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A recent Q concerned the use of "fair enough" at the termination of a conversation/ debate-cum-argument about Brexit, or extending the Empire, or whatever. The OP (What does OP stand for?) advised a Russian colleague, presumably the rest of us, to ask a new Q if we wished to pursue this. What was required, here, was a quote from the literature. Overwhelmed at the prospect of such a search, deployed initiative, a pithy aphorism: "(id est) iustum" giving "well-grounded"; "well-deserved". The OP was, quite naturally, disgruntled; but, failed to respond to the follow-up--how would a Roman have interpreted this; if the Latin is incorrect, why is it?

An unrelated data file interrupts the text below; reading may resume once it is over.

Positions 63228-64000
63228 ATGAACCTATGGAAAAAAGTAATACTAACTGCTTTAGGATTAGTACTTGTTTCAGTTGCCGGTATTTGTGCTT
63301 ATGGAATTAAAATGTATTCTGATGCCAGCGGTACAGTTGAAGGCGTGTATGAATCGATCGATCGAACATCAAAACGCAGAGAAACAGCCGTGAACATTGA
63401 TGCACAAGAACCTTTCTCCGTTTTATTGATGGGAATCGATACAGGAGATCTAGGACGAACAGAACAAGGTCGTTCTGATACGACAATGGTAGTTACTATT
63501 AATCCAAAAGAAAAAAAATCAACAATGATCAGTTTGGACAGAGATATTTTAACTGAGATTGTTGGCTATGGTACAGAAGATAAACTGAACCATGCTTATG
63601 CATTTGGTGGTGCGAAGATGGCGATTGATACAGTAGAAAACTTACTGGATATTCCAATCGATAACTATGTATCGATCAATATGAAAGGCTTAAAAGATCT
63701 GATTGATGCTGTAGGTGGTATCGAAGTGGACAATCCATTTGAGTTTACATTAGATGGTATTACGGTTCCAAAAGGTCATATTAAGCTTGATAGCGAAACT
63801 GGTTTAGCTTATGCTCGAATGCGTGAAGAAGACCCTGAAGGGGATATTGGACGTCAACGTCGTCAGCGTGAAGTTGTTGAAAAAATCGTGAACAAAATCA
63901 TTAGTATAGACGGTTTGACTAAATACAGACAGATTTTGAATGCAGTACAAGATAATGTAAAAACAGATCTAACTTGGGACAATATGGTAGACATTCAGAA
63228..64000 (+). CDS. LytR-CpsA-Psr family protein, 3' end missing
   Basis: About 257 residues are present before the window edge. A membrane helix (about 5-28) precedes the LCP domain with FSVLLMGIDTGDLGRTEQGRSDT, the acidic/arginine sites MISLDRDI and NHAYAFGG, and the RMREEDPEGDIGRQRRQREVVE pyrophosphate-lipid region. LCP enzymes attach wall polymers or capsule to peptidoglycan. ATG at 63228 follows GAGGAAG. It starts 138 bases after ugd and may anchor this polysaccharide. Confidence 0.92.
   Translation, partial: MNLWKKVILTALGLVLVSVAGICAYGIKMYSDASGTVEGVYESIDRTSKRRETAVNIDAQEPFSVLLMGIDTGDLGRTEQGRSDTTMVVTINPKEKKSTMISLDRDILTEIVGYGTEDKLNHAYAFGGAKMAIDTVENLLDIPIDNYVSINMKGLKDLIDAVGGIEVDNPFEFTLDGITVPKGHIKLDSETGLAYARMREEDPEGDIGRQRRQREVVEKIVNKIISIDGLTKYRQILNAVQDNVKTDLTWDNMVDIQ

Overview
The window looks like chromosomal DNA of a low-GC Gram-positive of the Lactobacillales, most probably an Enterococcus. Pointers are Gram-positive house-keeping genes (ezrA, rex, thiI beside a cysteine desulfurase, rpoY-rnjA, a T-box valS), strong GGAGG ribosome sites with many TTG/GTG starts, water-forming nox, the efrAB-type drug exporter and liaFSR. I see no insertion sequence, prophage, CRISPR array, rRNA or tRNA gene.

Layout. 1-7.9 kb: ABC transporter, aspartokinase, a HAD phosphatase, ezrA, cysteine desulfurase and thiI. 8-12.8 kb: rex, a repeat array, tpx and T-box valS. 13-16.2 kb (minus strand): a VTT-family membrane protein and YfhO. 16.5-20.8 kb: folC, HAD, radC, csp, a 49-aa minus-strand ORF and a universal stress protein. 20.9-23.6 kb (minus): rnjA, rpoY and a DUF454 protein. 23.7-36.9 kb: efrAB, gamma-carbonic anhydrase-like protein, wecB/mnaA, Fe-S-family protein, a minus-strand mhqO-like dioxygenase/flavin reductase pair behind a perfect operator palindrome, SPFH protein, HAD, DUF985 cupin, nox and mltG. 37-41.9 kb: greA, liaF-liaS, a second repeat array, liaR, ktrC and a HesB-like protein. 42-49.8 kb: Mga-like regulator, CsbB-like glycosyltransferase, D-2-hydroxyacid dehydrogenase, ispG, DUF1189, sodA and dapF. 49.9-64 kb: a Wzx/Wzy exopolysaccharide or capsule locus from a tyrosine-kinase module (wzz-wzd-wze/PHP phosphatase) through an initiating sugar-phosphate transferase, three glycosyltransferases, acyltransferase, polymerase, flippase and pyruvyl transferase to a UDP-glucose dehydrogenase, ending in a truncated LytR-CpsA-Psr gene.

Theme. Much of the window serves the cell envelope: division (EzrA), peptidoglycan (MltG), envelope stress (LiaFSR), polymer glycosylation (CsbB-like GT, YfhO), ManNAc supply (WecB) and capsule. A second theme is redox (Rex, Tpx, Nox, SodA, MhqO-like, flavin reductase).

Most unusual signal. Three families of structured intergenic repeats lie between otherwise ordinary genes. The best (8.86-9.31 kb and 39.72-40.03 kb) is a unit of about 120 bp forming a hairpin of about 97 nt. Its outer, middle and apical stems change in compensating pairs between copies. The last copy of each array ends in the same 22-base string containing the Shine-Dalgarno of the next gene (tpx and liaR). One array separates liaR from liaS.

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    On Stack Exchange sites "OP" usually refers to "original poster" (the one to ask the question that started the whole discussion) or sometimes "original post" (which is essentially equivalent in many situations). – Joonas Ilmavirta Apr 28 '19 at 16:46
  • @tony I sympathise with your point of view, and have appended another answer to the original question, which I hope will clarify things. – Tom Cotton Apr 30 '19 at 8:35
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English and Latin tend to express general evaluations differently. English prefers a substantive; Latin uses an adverb.

That's right! = recte

Good job! = bene

That's true! = vere

If I saw id est iustum in Latin, I would expect the id to connect to a relative clause that would provide further elaboration.

E.g., Id est iustum, quod in lege ponitur. (What is written in the law is just.)

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